There is no specific age when a person is legally required to stop driving. It’s important to understand that getting older doesn’t necessarily turn people into bad drivers. Drivers between the ages of 55 and 70 have the lowest rate of collisions of any group inCanadaas presented at the Aging Driver Mobility Forum inToronto. However, once over the age of 75, the collision rate on average is similar to that of a teenager.
It’s important for drivers of any age to re-evaluate their physical and mental abilities that may affect their driving skills. If you notice a combination of these 11 warning signs, you may want to consult a medical professional:
1. Drifting into other lanes
2. Driving on the wrong side of the road
3. Feeling an increased state of nervousness or fear while driving
4. Getting lost more often
5. Slower reaction to unexpected situations
6. Increased amount of "close calls"
7. Friends or relatives not wanting to drive with you
8. Increased signs of frustration from other drivers on the road directed at you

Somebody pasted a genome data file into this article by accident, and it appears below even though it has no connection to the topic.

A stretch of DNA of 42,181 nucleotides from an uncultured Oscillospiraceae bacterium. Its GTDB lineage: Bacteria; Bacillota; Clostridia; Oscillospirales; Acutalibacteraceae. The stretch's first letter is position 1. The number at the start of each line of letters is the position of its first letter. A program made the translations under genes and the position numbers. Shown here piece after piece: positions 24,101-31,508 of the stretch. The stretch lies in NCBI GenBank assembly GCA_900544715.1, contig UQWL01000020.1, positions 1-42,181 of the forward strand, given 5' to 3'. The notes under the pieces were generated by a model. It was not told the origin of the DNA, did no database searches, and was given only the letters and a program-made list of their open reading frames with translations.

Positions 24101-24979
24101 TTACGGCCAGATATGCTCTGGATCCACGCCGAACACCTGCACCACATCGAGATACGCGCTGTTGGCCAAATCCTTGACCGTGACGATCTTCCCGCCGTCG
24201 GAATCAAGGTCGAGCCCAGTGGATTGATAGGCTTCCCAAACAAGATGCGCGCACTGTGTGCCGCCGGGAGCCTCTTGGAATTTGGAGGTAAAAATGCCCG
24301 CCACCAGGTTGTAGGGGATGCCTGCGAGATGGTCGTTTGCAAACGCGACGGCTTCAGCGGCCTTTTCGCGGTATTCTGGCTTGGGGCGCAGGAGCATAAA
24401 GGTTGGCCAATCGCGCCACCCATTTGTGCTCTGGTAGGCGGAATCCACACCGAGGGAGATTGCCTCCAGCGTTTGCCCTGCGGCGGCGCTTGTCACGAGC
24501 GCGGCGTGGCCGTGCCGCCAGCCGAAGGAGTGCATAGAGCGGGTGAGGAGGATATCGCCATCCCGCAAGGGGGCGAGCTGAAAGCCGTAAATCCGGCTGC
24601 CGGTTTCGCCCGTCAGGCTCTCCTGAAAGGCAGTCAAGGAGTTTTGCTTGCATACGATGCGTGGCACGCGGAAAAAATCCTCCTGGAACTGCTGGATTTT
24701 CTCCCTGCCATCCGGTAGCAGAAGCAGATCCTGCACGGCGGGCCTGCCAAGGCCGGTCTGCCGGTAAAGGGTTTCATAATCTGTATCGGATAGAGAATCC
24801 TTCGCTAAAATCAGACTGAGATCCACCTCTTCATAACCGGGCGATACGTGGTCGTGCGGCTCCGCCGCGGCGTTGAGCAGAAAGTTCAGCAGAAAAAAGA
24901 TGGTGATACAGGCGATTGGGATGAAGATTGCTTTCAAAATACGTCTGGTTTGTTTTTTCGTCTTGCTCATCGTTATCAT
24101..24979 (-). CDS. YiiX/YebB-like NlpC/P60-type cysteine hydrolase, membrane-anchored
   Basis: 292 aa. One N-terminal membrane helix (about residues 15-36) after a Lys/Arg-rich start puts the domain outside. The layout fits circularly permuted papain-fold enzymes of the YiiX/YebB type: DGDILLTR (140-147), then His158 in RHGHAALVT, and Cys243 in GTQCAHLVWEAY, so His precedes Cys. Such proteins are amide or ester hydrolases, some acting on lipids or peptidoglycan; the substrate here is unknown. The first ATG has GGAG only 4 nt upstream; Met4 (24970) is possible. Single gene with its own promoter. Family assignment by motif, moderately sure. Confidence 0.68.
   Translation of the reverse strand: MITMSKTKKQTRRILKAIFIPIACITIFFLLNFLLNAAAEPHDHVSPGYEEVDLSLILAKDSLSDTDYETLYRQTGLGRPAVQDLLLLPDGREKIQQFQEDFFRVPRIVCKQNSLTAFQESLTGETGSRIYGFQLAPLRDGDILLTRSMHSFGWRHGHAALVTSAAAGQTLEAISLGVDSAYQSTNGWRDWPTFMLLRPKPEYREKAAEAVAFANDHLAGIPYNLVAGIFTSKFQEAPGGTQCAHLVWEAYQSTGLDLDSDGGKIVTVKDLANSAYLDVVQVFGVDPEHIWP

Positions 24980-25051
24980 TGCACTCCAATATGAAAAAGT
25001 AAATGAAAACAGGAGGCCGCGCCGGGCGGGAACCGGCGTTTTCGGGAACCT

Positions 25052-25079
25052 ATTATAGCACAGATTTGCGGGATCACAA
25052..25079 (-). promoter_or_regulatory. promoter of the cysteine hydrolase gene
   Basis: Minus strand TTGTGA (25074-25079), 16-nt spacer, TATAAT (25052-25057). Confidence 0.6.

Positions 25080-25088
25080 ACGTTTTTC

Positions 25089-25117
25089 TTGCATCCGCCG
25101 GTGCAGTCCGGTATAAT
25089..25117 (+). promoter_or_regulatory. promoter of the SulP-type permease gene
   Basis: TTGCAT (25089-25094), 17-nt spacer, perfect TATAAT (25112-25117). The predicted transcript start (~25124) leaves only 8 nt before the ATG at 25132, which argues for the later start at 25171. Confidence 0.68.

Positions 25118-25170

9. Having a hard time concentrating or becoming easily distracted
10. Difficulty looking over your shoulder when turning or reversing
11. Medical conditions or medications hindering your ability to drive
Ontariois considered to have one of the strictest policies within Canadawhen it comes to drivers 80 years and older. In order to renew your license at the age of 80, the Ministry of Transportation in Ontario requires a vision and knowledge test and participation in a group education session. Failure to pass the tests will result in the license not being renewed. Regardless of your age, InsuranceHotline.com can find you the lowest insurance rate from over 30 insurance companies, and it’s completely free to use.